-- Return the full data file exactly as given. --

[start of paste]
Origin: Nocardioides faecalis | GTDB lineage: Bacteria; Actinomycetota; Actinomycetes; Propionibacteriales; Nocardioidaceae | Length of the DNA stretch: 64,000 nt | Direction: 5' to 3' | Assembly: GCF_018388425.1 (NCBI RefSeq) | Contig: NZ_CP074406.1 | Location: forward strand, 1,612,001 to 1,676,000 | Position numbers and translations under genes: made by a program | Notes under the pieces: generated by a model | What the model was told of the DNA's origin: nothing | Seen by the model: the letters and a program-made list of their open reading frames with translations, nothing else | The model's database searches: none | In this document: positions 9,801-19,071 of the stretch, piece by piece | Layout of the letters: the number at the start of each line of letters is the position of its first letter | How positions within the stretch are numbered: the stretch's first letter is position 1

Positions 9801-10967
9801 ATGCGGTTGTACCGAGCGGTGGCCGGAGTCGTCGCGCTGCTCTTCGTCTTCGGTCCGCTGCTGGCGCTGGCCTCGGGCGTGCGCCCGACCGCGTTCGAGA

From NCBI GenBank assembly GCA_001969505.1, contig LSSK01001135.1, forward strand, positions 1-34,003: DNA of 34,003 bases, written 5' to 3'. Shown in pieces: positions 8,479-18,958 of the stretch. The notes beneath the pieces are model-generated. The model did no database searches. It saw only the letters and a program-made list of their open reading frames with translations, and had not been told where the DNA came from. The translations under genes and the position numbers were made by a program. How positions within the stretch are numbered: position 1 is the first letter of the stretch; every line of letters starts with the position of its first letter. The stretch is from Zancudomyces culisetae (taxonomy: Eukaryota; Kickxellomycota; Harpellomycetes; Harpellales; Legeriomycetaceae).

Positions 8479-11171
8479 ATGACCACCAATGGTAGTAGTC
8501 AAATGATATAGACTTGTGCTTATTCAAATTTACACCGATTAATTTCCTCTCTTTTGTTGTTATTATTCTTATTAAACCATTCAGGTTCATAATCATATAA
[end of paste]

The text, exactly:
Origin: Nocardioides faecalis | GTDB lineage: Bacteria; Actinomycetota; Actinomycetes; Propionibacteriales; Nocardioidaceae | Length of the DNA stretch: 64,000 nt | Direction: 5' to 3' | Assembly: GCF_018388425.1 (NCBI RefSeq) | Contig: NZ_CP074406.1 | Location: forward strand, 1,612,001 to 1,676,000 | Position numbers and translations under genes: made by a program | Notes under the pieces: generated by a model | What the model was told of the DNA's origin: nothing | Seen by the model: the letters and a program-made list of their open reading frames with translations, nothing else | The model's database searches: none | In this document: positions 9,801-19,071 of the stretch, piece by piece | Layout of the letters: the number at the start of each line of letters is the position of its first letter | How positions within the stretch are numbered: the stretch's first letter is position 1

Positions 9801-10967
9801 ATGCGGTTGTACCGAGCGGTGGCCGGAGTCGTCGCGCTGCTCTTCGTCTTCGGTCCGCTGCTGGCGCTGGCCTCGGGCGTGCGCCCGACCGCGTTCGAGA

From NCBI GenBank assembly GCA_001969505.1, contig LSSK01001135.1, forward strand, positions 1-34,003: DNA of 34,003 bases, written 5' to 3'. Shown in pieces: positions 8,479-18,958 of the stretch. The notes beneath the pieces are model-generated. The model did no database searches. It saw only the letters and a program-made list of their open reading frames with translations, and had not been told where the DNA came from. The translations under genes and the position numbers were made by a program. How positions within the stretch are numbered: position 1 is the first letter of the stretch; every line of letters starts with the position of its first letter. The stretch is from Zancudomyces culisetae (taxonomy: Eukaryota; Kickxellomycota; Harpellomycetes; Harpellales; Legeriomycetaceae).

Positions 8479-11171
8479 ATGACCACCAATGGTAGTAGTC
8501 AAATGATATAGACTTGTGCTTATTCAAATTTACACCGATTAATTTCCTCTCTTTTGTTGTTATTATTCTTATTAAACCATTCAGGTTCATAATCATATAA